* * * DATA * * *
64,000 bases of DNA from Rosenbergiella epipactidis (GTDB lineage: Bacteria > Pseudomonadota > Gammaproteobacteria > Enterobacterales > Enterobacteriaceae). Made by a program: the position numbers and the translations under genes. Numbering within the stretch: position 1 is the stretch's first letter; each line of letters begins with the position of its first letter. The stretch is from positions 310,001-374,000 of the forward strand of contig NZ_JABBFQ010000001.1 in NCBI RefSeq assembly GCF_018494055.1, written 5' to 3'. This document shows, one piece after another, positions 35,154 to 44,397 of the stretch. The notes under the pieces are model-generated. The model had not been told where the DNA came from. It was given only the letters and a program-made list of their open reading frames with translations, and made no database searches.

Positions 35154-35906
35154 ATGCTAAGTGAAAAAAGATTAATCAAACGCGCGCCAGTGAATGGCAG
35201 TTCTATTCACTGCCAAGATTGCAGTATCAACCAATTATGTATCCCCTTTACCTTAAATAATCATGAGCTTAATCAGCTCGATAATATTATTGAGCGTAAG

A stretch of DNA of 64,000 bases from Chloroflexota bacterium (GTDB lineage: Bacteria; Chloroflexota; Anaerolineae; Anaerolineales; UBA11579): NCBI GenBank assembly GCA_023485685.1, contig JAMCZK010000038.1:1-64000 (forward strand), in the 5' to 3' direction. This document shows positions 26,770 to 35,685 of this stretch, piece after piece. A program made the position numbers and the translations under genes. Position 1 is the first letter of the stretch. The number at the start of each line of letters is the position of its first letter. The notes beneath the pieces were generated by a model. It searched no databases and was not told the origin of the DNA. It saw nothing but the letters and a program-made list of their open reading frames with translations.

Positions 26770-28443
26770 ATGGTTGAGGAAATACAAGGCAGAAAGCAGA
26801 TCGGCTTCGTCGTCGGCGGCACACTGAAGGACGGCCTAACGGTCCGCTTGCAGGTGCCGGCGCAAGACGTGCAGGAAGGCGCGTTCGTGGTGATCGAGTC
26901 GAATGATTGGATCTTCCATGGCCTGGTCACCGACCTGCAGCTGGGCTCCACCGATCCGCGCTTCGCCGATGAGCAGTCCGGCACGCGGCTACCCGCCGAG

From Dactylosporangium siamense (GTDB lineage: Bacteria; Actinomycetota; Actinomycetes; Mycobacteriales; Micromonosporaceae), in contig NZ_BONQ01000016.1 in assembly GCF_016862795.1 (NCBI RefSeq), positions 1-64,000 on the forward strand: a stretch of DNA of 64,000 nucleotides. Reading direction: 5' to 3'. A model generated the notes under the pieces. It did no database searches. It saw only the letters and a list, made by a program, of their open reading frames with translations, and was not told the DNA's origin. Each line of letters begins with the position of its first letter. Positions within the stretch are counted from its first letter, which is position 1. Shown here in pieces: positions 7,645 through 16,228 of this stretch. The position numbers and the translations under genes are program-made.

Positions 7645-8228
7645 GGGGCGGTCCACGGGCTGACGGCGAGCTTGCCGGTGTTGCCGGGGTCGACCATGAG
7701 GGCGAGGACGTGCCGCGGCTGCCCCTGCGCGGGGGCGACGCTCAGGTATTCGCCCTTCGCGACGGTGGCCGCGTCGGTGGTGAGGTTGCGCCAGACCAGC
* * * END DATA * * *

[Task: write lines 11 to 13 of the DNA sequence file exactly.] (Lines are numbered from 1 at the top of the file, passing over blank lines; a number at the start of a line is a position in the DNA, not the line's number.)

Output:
Positions 7645-8228
7645 GGGGCGGTCCACGGGCTGACGGCGAGCTTGCCGGTGTTGCCGGGGTCGACCATGAG
7701 GGCGAGGACGTGCCGCGGCTGCCCCTGCGCGGGGGCGACGCTCAGGTATTCGCCCTTCGCGACGGTGGCCGCGTCGGTGGTGAGGTTGCGCCAGACCAGC